Projecting pages: When books become films
Taking books to the screen has long made up much of the film industry's output. We look at the creative issues involved in the process, and then on to some of the most interesting recent and upcoming literary adaptations.
It could be argued that The Shining’s most terrifying moment came 32 years after its original release, in Room 237, a 2012 documentary which pondered conspiracy theories in relation to Kubrick’s film – these range from accusations of moon-landing fakery, to war, genocide and holocaust. When Kubrick’s wife Christiane denied the Apollo theory she was informed that this decision was no longer the filmmaker's to make.
The ownership of meaning is fleeting; once a creative work exists within the public domain it becomes whatever the consumer wishes it to be. “That is the nature of the tragedy,” suggests Harlan Ellison, the legendary curmudgeon of genre fiction, in his introduction to the classic short story collection Strange Wine. “The work is mine only when it is being done. Thereafter it must be remanded to the custody of the readers.”
Imagine when that custodian is the film industry, transforming the printed word into a whole new technicolor format. It’s a situation all the more common in an increasingly risk-averse Hollywood, where most of our multiplex offerings originate. It is a film industry obsessed with sequels, adaptations and their ready-made audiences.
Taking literature to the screen historically makes up around a third of Hollywood’s output, a fraction that looks set to increase. These adaptations encompass everything from old classics (Thomas Hardy’s Far From the Madding Crowd) to more modern classics (Patricia Highsmith’s Carol), and some, well, less-than-classic (Fifty Shades and its planned 2017 sequel). Browse a list of movies released in 2015 or scheduled for 2016 and you’ll find that entirely original works have become almost a curio in mainstream cinema.
Author Stephen King rejected Kubrick’s Shining, seeming to understand before any other that the filmmaker simply used his work as a frame to hang techniques of subliminal messaging, gleaned from the wonderful world of advertising.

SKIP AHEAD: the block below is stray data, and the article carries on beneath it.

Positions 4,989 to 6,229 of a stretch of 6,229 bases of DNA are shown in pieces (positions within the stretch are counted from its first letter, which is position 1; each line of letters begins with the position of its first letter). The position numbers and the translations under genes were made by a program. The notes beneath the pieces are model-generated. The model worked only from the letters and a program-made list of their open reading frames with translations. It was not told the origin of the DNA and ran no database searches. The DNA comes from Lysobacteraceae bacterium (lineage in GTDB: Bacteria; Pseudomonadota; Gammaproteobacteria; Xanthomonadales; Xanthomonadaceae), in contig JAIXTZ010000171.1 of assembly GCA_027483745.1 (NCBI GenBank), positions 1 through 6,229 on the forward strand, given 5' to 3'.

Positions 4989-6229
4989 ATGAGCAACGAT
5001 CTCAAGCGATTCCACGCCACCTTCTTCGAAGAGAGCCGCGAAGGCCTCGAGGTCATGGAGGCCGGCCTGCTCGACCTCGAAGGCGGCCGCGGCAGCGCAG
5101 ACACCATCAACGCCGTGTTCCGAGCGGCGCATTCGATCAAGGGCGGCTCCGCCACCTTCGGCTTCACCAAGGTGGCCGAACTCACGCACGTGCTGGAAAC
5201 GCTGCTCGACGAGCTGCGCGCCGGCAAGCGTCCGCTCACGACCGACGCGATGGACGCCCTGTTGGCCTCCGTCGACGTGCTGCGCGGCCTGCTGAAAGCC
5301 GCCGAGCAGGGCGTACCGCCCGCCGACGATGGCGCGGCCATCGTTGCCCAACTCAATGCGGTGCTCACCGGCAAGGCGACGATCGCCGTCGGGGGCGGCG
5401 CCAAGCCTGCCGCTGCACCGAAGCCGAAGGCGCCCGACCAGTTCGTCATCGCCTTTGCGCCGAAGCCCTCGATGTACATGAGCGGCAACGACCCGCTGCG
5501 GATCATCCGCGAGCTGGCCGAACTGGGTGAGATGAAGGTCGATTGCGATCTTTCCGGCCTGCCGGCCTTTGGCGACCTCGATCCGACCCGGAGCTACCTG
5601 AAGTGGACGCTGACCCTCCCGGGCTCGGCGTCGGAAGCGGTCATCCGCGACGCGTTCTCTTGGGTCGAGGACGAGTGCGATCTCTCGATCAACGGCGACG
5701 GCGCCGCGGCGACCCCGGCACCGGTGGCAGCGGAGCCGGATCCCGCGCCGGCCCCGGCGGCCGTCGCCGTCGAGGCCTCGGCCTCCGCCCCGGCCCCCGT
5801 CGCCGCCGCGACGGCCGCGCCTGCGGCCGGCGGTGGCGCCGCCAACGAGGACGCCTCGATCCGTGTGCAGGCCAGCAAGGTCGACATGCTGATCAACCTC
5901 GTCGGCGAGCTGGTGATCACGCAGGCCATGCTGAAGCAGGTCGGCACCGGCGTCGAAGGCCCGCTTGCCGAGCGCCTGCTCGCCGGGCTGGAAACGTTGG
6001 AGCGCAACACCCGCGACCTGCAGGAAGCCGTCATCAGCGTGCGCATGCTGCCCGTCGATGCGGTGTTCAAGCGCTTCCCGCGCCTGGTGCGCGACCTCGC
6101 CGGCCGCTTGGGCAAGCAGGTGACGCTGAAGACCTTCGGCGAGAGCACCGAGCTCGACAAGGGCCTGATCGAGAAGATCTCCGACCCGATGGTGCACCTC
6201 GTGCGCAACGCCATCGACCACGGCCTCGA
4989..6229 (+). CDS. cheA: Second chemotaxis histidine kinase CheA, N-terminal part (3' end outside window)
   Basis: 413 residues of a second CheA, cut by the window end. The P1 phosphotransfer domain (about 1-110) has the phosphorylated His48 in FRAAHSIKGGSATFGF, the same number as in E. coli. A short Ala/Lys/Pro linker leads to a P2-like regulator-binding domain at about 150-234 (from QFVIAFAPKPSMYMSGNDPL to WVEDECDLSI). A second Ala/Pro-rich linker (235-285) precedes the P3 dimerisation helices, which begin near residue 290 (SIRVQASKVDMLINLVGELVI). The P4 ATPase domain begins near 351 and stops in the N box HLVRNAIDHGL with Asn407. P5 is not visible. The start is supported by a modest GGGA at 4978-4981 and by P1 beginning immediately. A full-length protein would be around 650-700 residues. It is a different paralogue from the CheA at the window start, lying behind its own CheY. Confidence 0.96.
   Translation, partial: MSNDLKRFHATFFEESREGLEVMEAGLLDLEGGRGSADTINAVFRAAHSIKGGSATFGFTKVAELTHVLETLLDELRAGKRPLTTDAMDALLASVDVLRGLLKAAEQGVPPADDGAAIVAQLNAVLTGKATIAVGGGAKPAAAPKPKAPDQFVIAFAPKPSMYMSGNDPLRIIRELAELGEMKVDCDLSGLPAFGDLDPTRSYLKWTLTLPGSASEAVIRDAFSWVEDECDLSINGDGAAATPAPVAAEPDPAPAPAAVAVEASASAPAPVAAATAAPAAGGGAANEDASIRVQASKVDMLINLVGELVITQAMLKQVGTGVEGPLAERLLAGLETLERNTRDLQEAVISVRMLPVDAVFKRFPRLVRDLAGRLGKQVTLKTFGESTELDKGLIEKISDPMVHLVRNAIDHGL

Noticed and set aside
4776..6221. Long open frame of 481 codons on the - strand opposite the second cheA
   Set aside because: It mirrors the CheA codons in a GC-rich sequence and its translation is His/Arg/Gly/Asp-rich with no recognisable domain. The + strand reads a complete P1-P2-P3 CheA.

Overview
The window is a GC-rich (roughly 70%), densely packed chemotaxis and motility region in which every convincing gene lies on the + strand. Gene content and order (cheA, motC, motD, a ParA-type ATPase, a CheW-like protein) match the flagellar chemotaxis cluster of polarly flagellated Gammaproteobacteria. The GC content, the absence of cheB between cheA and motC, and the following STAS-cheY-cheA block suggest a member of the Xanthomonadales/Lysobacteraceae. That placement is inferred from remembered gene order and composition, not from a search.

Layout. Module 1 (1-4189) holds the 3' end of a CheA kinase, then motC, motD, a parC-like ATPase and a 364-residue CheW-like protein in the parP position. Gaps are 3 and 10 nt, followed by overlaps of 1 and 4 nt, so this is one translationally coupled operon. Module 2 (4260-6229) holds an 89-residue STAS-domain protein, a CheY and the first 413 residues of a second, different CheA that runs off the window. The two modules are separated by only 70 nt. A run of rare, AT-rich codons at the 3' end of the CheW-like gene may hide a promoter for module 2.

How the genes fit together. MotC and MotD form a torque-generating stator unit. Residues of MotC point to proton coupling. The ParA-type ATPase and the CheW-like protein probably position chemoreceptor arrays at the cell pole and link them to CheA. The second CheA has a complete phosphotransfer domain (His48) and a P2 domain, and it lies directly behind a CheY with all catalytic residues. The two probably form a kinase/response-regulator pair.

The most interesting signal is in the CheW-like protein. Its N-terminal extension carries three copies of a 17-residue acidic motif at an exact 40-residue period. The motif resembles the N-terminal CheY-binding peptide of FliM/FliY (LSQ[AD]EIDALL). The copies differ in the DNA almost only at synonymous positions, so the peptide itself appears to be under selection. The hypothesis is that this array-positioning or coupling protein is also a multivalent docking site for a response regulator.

Blurred vision: directors versus authors
On this subject of mistreated authors, a few years back The Filmhouse in Edinburgh hosted an embarrassingly empty screening of Clockers, with its author, Richard Price, moonlighting from the Edinburgh International Book Festival for a post-film Q&A. He explained, rather bitterly, that the on-screen interpretation of his grand work was a bastard child. Loyalty to the text proved impossible with the performers instructed by filmmaker Spike Lee not to read Price's book. It is solely Lee’s vision on screen, his tics and foibles, his mastery and verve, his glaring errors and blind arrogance.
How can a character born on the page be fully interpreted when the actor has no link to its source or is used simply as a visual prop – moved around the set like a piece on a chessboard, as lead performer Donatas Banionis begrudged in Solaris, Tarkovsky’s (admittedly masterful) adaptation of the work of Soviet sci-fi supremo Stanislaw Lem. To flip this argument from the tragedy of Price’s mutilated masterpiece, many wonderful works of cinema have come from the most indifferent, or at least unassuming, literature. Harry Grey’s 1952 pulp potboiler The Hoods was adapted into Sergio Leone’s beautifully operatic Once Upon a Time in America. There Will be Blood was the butterfly to emerge from the middling 1927 novel Oil!.
Andrea Mullaney is a journalist who also tackles literary adaptations in her Now Read the Book course at the University of Glasgow. Following an appearance on BBC Radio Scotland's Culture Café (as it was known at the time), Mullaney suggested in conversation: “It used to be accepted critical wisdom that it was easier to make a great film of a second-rate book than a masterpiece. I guess because it's hard to improve upon a classic and the paring away necessary to condense it into a film means you're losing important stuff.”
Further successes come from novels of bold and simple visuals rather than abstracts or mental interiors – perhaps why graphic novels generally translate well (Neil Gaiman’s hugely anticipated The Sandman may present the greatest challenge, when it finally, finally released). With the recent adaptation of Andy Weir’s debut novel The Martian – a narrative almost solely confined to the thoughts inside an astronaut’s helmet-clad head – director Ridley Scott was forced to expand upon secondary characters and add broader melo- to the taut personal drama of the book.